In the final week of 2012 we reflect on the soundtrack to this eventful year in music and name check ten producers behind the sounds that stood out the most for us.
THE ONES TO WATCH
Studio Magic (Nigeria)
It took Aaliyah to bring out the best Timbaland. The same thing happens when star-in-the-making Ajebutter 22 and Studio Magic get together.
Studio Magic’s work on rapper M.I’s M.I.2 the Movie and on Joe Budden’s A Loose Quarter, for instance, is decent, but the London-based production duo truly live out their moniker on tracks like Ajebutter’s UK funky-leaning Senrenre
…and the bashment-tinged freestyle Badman
http://content.omroep.nl/ghettoradio/musicblog/ajebutter_badman_freestyle.mp3 DOWNLOAD Badman freestyle
Anytime Soon is the title for the forthcoming mixtape on which Studio Magic and Ajebutter 22 collaborate, and it can’t come soon enough!
Parker Ighile (Nigeria/UK/USA)
Parker with Nicki
The first most had heard of this young producer was when Nicki Minaj announced that he was the premier signing to her fledgling record label. Besides Minaj’s Hell Yeah, on which he also sings the hook, Ighile has writing and production credits on songs by the likes of Rihanna, Jessie J and Rita Ora. He has relocated from London to Atlanta to kick-start his solo career in earnest. Look for a mixtape early in 2013.
Fuse ODG’s Azonto may be what catapulted the Ghanaian dance craze from the realms of local to global phenomenon, but Sarkodie’s U Go Kill Me produced by E.L. did most of the groundwork.
Once respected in more underground circles, E.L’s newly acquired mainstream appeal was the launchpad for his debut solo album Something Else, which included the monster hit Obuu Mo, and stands to date as one of 2012’s best urban African music albums.
DJ Juls learned his trade as a producer by peering over the shoulders of his former college mate EL, and then went leftish to define his own style. His penchant for classic East Coast Hip-hop and High-life music create pioneering blends that reflect in his DJ sets, remixes, reinterpretations of Ghanaian Hip-hop classics and original production.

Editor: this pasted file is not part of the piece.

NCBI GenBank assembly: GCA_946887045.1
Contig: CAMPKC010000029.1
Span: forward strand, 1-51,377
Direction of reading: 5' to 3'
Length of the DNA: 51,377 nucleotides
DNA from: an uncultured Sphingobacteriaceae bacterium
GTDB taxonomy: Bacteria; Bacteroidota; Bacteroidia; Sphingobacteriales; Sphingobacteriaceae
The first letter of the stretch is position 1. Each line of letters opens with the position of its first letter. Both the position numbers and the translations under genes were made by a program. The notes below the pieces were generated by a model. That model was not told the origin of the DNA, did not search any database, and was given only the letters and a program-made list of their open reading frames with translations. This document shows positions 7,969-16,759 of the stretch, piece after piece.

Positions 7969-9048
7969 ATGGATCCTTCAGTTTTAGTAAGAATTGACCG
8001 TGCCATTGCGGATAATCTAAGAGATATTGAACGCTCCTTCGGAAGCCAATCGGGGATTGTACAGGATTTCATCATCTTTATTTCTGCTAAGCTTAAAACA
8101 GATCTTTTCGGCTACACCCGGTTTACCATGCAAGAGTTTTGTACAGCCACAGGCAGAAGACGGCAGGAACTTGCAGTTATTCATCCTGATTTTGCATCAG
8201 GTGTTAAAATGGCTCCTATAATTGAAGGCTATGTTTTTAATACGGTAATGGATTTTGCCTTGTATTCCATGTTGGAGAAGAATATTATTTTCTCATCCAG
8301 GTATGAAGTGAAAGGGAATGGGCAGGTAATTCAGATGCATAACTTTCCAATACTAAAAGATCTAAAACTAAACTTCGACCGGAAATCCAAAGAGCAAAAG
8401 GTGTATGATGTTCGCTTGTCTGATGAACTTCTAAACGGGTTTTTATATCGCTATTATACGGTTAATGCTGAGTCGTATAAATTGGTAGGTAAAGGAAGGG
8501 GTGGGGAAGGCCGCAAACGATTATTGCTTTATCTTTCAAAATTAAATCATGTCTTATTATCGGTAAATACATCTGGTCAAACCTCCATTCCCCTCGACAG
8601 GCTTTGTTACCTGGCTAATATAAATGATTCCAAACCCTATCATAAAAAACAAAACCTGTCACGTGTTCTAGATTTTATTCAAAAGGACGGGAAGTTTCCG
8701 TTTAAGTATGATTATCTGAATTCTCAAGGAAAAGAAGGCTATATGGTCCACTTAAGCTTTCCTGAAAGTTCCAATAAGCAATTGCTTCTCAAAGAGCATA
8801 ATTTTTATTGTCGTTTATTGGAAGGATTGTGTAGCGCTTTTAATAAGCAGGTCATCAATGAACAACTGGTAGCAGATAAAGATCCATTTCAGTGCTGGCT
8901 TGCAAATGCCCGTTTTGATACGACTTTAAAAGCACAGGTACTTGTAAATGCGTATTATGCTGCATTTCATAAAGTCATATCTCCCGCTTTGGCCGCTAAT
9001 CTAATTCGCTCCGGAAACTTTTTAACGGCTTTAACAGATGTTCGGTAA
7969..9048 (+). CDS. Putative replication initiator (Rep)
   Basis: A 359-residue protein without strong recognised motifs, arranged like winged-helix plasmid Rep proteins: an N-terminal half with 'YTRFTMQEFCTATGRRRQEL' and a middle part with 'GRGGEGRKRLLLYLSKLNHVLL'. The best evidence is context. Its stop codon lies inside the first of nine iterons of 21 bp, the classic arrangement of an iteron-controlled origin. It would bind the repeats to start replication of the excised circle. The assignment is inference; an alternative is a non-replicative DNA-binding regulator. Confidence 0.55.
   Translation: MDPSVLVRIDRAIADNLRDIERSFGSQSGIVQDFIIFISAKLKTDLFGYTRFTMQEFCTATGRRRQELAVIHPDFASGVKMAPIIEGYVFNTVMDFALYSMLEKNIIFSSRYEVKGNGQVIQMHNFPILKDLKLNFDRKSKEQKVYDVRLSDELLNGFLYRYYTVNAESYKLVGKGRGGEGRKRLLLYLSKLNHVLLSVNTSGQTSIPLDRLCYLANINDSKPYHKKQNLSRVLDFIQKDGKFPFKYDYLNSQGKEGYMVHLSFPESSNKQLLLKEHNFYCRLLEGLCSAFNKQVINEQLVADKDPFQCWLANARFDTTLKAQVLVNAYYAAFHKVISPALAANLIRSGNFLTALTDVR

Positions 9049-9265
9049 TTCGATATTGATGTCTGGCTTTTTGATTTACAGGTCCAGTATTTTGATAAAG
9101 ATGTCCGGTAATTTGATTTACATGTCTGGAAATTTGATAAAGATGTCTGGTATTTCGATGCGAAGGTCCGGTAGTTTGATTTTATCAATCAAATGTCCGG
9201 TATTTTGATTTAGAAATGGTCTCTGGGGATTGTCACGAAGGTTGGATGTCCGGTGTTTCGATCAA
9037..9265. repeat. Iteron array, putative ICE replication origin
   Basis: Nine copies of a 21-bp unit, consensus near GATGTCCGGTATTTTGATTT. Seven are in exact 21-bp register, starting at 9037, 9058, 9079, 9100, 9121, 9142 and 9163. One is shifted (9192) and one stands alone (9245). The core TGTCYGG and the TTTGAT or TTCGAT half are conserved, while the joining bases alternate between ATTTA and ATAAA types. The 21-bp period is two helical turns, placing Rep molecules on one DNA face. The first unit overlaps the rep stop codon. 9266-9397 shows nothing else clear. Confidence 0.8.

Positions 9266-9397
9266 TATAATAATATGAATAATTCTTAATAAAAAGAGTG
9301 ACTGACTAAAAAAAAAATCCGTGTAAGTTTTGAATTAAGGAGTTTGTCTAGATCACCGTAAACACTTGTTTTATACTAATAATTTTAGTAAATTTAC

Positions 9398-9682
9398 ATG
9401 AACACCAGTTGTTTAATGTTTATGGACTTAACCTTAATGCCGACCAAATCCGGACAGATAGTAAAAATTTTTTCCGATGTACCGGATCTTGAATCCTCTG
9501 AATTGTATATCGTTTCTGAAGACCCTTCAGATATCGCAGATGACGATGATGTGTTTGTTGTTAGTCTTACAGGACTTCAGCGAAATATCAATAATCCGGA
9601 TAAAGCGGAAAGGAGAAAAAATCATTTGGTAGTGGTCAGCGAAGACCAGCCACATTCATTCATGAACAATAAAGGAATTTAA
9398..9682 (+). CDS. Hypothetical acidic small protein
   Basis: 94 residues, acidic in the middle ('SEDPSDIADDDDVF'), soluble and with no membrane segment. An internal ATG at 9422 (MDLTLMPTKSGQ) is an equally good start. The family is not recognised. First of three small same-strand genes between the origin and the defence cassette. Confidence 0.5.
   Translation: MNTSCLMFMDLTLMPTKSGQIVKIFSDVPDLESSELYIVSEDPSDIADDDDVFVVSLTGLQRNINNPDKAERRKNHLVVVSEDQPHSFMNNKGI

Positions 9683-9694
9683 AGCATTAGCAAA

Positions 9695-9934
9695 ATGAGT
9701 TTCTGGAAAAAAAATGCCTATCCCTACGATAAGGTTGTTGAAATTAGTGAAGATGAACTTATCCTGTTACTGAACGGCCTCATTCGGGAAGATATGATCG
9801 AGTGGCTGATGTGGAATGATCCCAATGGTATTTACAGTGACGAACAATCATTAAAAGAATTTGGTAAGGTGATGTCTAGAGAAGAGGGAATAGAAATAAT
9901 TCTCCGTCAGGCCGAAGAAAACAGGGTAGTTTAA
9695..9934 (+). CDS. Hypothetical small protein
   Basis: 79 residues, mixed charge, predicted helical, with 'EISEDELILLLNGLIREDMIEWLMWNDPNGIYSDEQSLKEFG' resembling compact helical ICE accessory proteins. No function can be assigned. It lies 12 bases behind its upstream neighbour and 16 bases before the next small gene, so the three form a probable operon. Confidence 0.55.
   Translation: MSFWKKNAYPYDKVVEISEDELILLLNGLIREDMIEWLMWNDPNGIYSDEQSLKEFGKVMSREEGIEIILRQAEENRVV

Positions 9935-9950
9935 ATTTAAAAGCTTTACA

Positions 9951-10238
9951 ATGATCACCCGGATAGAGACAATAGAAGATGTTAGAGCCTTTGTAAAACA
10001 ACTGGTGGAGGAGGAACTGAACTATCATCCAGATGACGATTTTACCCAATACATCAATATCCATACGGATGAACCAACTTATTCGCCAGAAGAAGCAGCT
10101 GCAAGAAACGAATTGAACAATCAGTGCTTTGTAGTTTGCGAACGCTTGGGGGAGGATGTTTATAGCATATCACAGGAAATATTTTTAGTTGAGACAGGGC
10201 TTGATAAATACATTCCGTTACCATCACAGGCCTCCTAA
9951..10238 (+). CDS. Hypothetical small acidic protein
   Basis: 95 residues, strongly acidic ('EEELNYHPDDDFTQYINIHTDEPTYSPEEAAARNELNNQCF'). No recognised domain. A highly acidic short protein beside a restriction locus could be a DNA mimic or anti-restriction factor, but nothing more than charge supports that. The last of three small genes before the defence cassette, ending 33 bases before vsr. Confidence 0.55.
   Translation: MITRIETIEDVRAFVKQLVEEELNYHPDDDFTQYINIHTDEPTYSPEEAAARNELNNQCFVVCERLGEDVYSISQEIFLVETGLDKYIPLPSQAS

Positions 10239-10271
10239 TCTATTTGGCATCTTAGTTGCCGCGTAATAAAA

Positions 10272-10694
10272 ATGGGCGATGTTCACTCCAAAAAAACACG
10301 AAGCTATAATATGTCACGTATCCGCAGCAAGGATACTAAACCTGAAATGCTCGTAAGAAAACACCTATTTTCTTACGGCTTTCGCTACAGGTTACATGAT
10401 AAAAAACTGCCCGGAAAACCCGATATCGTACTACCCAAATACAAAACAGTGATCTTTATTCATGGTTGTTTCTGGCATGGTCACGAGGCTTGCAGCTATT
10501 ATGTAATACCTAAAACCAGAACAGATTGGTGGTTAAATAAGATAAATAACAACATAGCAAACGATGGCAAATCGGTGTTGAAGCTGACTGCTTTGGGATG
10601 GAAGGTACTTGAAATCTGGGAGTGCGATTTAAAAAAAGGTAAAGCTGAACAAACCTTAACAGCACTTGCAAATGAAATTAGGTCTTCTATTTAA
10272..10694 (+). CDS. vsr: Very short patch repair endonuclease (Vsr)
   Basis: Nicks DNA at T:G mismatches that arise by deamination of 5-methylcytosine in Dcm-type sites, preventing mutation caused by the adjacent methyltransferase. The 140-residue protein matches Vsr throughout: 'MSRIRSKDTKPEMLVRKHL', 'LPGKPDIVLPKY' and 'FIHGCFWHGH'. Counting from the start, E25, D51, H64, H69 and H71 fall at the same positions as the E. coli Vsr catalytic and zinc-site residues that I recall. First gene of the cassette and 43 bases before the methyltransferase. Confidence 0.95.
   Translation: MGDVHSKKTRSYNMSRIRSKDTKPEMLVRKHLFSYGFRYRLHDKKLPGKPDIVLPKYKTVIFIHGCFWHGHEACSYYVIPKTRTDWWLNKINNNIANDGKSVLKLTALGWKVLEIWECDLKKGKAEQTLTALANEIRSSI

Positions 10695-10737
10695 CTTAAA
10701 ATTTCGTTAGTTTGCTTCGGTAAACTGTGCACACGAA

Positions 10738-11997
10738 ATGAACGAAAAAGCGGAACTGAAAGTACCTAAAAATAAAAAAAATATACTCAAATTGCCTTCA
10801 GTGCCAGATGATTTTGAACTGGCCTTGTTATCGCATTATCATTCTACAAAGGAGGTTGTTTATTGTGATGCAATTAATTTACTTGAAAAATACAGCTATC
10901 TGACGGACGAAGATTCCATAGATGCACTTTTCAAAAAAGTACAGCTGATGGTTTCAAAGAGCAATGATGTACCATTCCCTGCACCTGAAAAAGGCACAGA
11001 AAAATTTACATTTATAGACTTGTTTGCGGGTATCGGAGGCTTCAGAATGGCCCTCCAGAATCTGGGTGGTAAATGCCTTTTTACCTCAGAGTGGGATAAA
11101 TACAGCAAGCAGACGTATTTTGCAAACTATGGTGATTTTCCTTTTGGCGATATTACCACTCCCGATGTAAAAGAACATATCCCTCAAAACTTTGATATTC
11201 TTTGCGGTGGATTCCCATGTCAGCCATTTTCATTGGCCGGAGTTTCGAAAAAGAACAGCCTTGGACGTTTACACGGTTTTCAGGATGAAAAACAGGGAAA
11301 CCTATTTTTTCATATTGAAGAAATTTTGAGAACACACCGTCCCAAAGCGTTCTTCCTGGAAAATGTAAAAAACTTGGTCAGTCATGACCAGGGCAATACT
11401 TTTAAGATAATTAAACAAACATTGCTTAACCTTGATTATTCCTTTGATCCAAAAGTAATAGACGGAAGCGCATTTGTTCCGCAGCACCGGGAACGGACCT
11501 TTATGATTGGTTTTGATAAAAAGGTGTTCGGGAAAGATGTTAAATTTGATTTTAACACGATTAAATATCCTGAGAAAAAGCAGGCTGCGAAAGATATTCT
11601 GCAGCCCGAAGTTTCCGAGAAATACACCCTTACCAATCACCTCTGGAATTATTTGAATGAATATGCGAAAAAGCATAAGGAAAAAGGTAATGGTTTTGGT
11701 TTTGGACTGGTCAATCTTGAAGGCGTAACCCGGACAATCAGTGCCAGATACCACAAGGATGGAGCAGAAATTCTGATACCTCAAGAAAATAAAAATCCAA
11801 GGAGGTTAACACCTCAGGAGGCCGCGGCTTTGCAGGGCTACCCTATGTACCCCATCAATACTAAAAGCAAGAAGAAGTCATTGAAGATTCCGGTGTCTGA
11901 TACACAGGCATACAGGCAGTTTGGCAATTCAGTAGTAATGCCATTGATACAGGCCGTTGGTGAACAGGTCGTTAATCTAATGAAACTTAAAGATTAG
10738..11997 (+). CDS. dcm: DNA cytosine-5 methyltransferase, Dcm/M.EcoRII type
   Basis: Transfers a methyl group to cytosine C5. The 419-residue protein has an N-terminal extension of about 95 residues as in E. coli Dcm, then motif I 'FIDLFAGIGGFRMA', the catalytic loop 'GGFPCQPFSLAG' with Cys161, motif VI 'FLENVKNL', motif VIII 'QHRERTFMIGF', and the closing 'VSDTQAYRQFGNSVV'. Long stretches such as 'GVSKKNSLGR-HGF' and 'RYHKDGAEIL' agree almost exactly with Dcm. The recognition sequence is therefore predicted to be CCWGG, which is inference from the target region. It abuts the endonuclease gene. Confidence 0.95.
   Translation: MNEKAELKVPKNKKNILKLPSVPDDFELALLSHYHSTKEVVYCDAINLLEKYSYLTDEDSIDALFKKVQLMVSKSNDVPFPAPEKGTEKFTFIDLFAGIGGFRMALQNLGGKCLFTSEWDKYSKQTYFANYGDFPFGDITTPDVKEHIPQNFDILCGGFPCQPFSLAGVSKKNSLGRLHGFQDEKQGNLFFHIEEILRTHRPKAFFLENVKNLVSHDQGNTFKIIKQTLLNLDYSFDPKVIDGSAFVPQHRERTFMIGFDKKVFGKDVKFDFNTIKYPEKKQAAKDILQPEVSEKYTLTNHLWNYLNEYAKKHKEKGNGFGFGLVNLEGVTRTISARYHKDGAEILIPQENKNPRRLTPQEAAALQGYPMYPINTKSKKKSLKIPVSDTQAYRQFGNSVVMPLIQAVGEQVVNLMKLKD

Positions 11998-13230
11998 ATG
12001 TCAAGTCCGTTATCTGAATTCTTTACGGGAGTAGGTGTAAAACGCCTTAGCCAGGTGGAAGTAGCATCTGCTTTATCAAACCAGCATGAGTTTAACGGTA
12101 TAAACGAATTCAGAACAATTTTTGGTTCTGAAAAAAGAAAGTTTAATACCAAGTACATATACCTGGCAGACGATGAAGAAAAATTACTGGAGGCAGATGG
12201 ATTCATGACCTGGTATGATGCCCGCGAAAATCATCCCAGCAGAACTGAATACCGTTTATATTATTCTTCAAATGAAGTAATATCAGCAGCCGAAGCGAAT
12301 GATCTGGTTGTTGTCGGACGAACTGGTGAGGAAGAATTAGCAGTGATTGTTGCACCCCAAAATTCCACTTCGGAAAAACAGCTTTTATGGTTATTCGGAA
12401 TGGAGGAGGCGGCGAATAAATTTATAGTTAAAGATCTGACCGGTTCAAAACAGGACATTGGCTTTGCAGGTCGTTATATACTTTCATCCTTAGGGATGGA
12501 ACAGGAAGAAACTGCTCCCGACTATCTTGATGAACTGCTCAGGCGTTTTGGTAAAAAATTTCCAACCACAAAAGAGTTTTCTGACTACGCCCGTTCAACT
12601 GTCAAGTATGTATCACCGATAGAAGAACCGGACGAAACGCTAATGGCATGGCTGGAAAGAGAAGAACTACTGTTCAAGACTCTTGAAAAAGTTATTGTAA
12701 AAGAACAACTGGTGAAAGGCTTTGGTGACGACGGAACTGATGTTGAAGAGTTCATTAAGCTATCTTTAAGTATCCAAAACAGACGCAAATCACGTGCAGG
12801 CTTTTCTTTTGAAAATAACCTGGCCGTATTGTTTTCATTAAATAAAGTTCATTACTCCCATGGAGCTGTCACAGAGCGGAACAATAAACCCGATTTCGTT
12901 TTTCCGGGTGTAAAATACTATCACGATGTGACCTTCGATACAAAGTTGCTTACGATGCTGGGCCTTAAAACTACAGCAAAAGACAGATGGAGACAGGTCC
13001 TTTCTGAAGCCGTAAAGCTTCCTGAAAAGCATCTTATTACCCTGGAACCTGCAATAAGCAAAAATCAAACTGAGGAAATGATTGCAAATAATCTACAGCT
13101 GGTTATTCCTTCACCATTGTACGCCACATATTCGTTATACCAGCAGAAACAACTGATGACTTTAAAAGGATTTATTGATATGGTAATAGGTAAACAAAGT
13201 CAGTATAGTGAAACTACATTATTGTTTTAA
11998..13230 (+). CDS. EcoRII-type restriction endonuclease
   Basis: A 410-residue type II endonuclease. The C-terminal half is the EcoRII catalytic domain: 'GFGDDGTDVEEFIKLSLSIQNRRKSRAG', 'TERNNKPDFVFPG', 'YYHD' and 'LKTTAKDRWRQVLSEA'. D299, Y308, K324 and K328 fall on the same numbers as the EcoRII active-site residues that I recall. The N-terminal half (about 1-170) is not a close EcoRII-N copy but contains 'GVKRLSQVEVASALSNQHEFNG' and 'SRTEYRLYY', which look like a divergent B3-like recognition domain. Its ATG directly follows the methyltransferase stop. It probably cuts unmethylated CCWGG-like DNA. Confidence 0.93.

Juls and FOKN bois never miss a beat when placed together. They gave us this free gift before Christmas. As with most things FOKN Bois-related this carries a PG warning
http://content.omroep.nl/ghettoradio/musicblog/fokn_bois_beatrice_prod_by_dj_juls.mp3 DOWNLOAD Beatrice (Produced by DJ Juls)
DOWNLOAD The Jungle Book Beat Tape I
DOWNLOAD The Jungle Book Beat Tape II
Boddhi Satva (Central African Republic)
Boddhi Satva brings something very distinct to the sometimes generic structure of Afro-house. Ndombolo style percussion and soulful synthesizers only partly make up the DNA of his signature sound, Ancestral Soul. You’ll also pick up the ethereal nature of Boddhi’s renowned remixes, original production and his DJ sets.
Listen to and download Boddhi Satva’s enchanting take on some of the biggest mainstream dance, R&B and pop songs of the past year.
Check out Nankoumandjan featuring the late Malian singing legend Mangala Camara.
THE HIT SQUAD
Trybe records’ resident super-producer has a monster catalogue of which even Don Jazzy is in awe – after winning the NEA Producer of the Year award, the luminary producer passed it on to Sarz. His standouts from this year alone include the back-to-back bangers from eLDee’s album Undeniable.
No African wedding this year would have been complete without this song on the playlist.